Could you elaborate?
 

zoran

macrumors 601
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Jun 30, 2005
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This is the part i ordered. The cable missing is the one used for plugging the HD sensor plug on the iMac logic board... correct?
 

DeltaMac

macrumors G5
Jul 30, 2003
12,302
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Delaware
That part that you listed is for the 2011 iMac, and does not need the extra cable.
The cable is included with the sensor adapter used with a 2009 or 2010 iMac
If your iMac is 2009 or 2010, then that part is incorrect. The site where you ordered your cable is showing a 2011 iMac cable, and that is what you purchased. It is not sold for a 2009 iMac. I'm not sure if just adding the 2-wire cable will make it work. The 2-wire cable might be easy to make, and maybe that's all you need. I don't know for certain if that is true.
OWC page for the 2009-2010 correct cable (has the extra cable included) -
OWC page for 2011 cable (no extra cable)

Maybe if you contact OWC support with your question about the cable, and that you think you are missing just that small cable, maybe they will help you with that. (I know you can't order directly from OWC from other countries, but you might get some help if you explain what you need, and that the company where you ordered listed the wrong part.
 
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zoran

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How did u find out that the part i listed is for the 2011 iMac? It clearly says on the title, that its for the 2009-2010 iMacs. You think maybe they have uploaded a wrong pic?
 

DeltaMac

macrumors G5
Jul 30, 2003
12,302
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Delaware
The text in the site where you ordered the cable is correct.
The picture is not correct.
You received the part in the picture, so the site must have incorrectly identified it.
And, you did get the part as it appears in the picture.

That's why I posted both pages from the OWC website, just to show the difference is quite small, just the two-wire cable. It's also possible that the small card where that extra cable plugs is actually a different card on the two cables. I don't know that for certain. And, that's why I suggested contacting OWC tech support. They may be able to help you with this.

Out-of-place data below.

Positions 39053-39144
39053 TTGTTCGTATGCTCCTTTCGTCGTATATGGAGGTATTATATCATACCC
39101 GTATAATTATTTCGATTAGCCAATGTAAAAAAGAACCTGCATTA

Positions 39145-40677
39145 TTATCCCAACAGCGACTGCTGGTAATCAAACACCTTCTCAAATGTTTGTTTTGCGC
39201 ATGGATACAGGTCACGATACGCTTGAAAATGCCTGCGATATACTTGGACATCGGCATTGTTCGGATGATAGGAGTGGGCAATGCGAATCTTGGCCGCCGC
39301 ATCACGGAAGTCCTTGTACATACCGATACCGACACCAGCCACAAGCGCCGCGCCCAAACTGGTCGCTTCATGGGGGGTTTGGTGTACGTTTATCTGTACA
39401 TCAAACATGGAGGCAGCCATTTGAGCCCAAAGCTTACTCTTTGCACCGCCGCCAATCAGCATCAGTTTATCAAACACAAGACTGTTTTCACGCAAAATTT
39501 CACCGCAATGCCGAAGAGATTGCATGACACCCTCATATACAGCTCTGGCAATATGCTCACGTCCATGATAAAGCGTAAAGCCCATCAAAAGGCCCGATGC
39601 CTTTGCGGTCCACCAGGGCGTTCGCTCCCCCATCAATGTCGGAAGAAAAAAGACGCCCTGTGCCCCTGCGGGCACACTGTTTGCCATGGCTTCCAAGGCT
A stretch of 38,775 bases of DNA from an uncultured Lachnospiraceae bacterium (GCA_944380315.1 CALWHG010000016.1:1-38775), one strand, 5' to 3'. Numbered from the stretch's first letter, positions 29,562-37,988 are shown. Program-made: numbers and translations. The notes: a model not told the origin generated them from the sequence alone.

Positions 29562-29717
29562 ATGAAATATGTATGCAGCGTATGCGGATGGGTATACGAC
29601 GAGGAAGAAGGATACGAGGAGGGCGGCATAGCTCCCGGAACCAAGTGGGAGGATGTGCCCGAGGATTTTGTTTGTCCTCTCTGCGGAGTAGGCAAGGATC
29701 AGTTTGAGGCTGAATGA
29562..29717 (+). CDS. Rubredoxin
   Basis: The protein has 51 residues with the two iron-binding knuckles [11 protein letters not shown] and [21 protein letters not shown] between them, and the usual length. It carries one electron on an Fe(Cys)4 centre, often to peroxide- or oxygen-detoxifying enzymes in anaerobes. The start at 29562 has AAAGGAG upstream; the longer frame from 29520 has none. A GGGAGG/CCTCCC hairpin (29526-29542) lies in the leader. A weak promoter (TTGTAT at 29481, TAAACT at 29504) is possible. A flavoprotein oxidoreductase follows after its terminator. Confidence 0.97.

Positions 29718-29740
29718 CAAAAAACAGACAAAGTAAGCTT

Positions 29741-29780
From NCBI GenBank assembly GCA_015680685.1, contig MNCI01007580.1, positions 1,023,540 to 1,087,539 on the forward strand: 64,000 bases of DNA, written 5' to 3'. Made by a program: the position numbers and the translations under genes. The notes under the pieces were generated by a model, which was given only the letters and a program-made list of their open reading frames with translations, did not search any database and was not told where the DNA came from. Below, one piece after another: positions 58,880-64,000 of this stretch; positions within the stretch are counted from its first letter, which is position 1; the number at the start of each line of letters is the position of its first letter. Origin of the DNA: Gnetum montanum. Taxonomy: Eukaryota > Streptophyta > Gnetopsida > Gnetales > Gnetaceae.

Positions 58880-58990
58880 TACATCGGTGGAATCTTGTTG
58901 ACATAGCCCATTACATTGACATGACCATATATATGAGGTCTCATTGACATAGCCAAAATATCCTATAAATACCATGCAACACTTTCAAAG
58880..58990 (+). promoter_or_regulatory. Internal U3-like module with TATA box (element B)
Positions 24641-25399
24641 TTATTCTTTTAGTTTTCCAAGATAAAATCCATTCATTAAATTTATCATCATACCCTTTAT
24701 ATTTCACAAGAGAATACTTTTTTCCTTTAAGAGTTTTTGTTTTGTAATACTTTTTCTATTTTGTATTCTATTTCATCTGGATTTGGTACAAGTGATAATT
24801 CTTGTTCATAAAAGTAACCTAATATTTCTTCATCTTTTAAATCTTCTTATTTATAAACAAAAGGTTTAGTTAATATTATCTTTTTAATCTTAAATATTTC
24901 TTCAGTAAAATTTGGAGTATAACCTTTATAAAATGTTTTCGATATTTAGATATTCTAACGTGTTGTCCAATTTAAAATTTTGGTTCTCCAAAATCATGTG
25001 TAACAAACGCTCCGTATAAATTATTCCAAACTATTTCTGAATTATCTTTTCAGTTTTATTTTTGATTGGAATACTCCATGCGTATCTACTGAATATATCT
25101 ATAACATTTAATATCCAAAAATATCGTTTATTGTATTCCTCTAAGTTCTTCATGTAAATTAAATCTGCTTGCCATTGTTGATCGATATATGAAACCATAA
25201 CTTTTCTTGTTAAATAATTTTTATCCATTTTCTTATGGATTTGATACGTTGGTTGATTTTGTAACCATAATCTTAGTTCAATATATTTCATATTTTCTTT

finally, I could not find just that small cable on OWC web site. I don't know if they have it available separately. That's when OWC tech support might give you an answer about just that small cable.
 
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KennyW

macrumors 6502
Sep 5, 2007
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You didn't post a link to the cable you purchased, just photo. Can you post a link?

That looks like a OWC cable for a Mid 2011 iMac. It should work fine if you had a Mid 2011 iMac, but you do not.

I would say return it, and buy one for your iMac, or maybe you could contact OWC for the part that is missing.


You totally lost me here.

Not sure why this wouldn't work for a SSD, nor why it would be brand specific?

Could you elaborate?
In the early years when I changed my iMac HD, there were specific versions of these inline sensors for different brand of HDs, and you needed to order the correct one for compatibility. Perhaps the new version has overcome that limit and becomes universal as i haven't looked into them for quite a long time.

While it does no harm for SSD connection, since I continued to use it after switching to SSD, I wonder whether it is needed since I have been using all this software based digital monitoring like MacsFanControl, SMCFansControl etc ... I even changed it to a simple cheap ODD sensor cable (less than 1/10 of the cost) with no discernible difference upon testing.

As some found out, you can even short the wires for the HD sensor to disable it when you use a SSD, relying solely on digital monitor instead of hardware monitoring. Thus I think it is an overpriced product that isn't necessary nowadays for SSD.